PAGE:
MEMPHIS, Tenn. — No one is infallible. Eventually, no matter how finely tuned you believe your laundry or linen operation to be, someone under your direction is going to make a mistake. It may even be you.
A customer will be overbilled. A route driver or linen distribution aide will fail to make a timely delivery. An order will come up missing some items.
It’s during these moments that a good customer recovery program can mean the difference between losing a customer and reaffirming their faith in your service, says Paul Fayad, who addressed the topic for attendees of the National Association of Institutional Linen Management’s (NAILM) 65th Annual Educational Conference.
Fayad has extensive experience in support service management, having begun his career in the 1970s in facilities management and environmental services for several hospitals in the Detroit metropolitan area.
Since 1990, he’s been president/CEO of HHA Services, which provides support services management to some 60 healthcare and other clients from corporate headquarters in St. Clair Shores, Mich.
Service recovery isn’t as simple as saying “I’m sorry,” Fayad points out. It requires a well-established and easily understood approach to identifying a customer’s problem or concern and addressing it promptly. It’s suggested that the issue be addressed within 60 seconds.
Having an informal program that leaves service employees guessing about what they should or shouldn’t say to a customer with a complaint can be risky for your business.
“You’ll confuse your staff,” Fayad warns. “If your staff doesn’t understand what the policy of the organization is to recover from [mistakes], then they’re going to be afraid to say anything to your customers. That’s extremely dangerous.”
An example of good practice is airline JetBlue’s written policy that customers made to wait a certain amount of time due to a company-related delay will receive some monetary compensation or even have their full flight costs reimbursed, he says.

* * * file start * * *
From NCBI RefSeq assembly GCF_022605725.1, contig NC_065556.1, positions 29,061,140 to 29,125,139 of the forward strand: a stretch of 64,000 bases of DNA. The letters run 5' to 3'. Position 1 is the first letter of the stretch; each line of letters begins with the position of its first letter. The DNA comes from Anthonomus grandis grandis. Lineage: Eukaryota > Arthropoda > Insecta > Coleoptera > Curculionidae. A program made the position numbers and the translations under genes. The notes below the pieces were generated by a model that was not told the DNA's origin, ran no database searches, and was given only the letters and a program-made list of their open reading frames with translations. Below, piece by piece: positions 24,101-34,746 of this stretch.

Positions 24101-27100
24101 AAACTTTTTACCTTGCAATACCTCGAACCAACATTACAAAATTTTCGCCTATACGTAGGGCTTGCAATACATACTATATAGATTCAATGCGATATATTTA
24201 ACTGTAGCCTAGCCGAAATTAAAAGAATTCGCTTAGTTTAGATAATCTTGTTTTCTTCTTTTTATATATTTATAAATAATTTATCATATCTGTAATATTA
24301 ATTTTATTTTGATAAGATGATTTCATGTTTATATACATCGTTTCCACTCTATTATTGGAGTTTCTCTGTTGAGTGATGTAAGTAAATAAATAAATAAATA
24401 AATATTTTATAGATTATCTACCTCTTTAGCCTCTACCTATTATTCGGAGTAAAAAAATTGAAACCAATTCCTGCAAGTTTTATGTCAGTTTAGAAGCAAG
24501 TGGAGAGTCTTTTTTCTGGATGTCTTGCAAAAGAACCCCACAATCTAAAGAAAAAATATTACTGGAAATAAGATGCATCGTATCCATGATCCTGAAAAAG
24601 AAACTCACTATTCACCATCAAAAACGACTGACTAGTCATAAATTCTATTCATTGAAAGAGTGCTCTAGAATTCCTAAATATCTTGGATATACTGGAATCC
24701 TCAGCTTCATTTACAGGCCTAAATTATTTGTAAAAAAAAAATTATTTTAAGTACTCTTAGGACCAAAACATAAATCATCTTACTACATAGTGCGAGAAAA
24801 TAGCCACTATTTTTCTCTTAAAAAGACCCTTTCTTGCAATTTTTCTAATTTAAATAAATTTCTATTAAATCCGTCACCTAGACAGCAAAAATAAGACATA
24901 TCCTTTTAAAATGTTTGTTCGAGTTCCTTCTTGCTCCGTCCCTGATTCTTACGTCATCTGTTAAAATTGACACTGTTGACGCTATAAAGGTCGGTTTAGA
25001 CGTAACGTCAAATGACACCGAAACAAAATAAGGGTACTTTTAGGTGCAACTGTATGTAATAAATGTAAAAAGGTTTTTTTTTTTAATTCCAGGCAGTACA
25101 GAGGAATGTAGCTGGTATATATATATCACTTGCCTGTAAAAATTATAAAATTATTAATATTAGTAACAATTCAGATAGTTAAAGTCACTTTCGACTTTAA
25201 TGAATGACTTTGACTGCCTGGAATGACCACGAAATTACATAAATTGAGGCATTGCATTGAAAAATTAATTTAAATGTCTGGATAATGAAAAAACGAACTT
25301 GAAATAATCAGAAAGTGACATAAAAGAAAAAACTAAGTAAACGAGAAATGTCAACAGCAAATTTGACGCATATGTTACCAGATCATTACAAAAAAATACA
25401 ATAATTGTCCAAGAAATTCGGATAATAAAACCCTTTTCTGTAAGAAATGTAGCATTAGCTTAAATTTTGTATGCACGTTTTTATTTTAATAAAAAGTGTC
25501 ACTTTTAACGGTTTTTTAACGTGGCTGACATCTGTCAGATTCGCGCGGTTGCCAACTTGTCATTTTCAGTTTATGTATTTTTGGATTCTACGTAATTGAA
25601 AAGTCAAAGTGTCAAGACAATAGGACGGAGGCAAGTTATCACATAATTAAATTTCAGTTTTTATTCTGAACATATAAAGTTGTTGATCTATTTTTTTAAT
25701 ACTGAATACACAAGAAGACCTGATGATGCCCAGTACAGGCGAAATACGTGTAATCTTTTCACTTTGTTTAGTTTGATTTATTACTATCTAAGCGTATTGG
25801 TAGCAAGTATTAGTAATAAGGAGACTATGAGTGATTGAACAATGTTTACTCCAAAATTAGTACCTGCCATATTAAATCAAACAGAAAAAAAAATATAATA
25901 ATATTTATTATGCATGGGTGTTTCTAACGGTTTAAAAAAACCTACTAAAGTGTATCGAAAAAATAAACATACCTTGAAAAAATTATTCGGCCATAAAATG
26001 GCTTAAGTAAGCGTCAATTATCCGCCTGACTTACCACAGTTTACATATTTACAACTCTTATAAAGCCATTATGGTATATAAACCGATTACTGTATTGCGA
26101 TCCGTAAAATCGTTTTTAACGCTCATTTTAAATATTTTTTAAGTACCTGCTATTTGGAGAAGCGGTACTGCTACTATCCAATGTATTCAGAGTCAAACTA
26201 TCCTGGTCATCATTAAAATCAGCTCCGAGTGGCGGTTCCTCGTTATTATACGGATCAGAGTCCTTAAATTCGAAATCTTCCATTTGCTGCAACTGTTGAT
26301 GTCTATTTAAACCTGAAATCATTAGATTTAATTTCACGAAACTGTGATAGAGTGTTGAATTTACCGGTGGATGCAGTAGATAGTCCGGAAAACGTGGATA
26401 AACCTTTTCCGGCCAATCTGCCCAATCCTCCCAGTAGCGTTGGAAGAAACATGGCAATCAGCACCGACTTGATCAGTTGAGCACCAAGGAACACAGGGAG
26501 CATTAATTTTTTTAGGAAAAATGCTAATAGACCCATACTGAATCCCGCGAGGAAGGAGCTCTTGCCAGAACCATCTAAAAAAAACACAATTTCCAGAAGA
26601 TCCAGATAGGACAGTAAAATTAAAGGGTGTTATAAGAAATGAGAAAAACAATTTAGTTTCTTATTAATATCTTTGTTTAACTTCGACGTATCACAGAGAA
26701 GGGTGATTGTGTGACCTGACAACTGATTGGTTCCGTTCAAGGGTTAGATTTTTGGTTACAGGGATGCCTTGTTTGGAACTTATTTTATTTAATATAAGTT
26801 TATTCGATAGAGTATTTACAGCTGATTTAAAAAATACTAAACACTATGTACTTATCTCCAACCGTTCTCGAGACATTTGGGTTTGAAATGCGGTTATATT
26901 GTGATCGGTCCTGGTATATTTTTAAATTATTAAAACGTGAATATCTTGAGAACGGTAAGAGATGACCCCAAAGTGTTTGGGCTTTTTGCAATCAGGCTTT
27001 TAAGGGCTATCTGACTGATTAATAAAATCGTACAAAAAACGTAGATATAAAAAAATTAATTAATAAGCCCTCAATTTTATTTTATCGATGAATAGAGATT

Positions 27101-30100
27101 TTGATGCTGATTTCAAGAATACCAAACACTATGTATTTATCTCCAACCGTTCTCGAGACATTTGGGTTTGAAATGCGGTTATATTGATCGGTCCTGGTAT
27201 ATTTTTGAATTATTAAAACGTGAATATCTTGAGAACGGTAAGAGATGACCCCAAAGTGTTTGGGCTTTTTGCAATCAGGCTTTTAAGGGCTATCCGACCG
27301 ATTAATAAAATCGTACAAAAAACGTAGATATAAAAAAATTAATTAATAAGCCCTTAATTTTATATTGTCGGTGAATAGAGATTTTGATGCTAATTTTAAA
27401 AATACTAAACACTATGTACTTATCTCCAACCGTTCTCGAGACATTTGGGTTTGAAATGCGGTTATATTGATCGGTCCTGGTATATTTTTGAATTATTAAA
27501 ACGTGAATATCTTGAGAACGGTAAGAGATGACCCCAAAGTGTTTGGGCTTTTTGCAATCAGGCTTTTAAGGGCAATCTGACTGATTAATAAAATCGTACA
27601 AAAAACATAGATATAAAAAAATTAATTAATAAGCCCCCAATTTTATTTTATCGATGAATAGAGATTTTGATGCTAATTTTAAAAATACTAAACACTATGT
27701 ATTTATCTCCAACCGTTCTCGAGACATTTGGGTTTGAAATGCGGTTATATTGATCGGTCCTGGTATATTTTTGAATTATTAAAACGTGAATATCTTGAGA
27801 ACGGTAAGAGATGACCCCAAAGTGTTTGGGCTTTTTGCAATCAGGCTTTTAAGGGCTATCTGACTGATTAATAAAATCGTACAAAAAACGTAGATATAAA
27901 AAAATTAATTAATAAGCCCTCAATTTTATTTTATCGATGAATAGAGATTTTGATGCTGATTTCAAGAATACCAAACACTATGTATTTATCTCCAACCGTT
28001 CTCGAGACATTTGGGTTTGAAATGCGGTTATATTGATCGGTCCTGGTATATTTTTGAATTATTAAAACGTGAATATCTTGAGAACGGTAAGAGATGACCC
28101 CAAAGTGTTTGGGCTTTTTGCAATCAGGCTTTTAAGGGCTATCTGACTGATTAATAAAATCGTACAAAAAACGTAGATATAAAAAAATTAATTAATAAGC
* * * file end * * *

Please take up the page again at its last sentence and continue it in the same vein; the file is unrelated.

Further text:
Fayad described three types of common service delivery situations in which recovery may become necessary:
Implicit – An example is a wheelchair-bound person being unable to see over the front desk at a hotel. How does the staff respond to them and their needs?
Explicit – These situations would include customers with special needs (they’re allergic to feather pillows or a certain laundry detergent, for example), specific menu preferences (desire to substitute food items), customer errors (an airline passenger has lost his boarding pass) and disruptions among customers (smoking in a no-smoking section, for example).
“Most people think that customer service recovery occurs when your staff makes a mistake,” Fayad says, but there are many instances when situations created outside of your control still must be addressed.
Unprompted – The attitude of your staff, the culture of your business and even adverse conditions fall into this category.
Service recovery is an important part of your entire customer service program. Fayad reiterated that it must be a formal, structured program that should be a written policy or process that employees are taught to follow.
“If you can’t do it, you bring in somebody who can,” he says. “Bring in somebody who can teach your staff to say the right things, do the right things, be the right person in order for this to be accomplished.”
Finally, the program must be measured and adjusted as needed.
It sounds like a daunting task, given the many responsibilities that laundry and linen managers face already, Fayad admits, but it’s a necessity to maintain and grow your business.
“The reality of it is, if you don’t, somebody else will,” he says.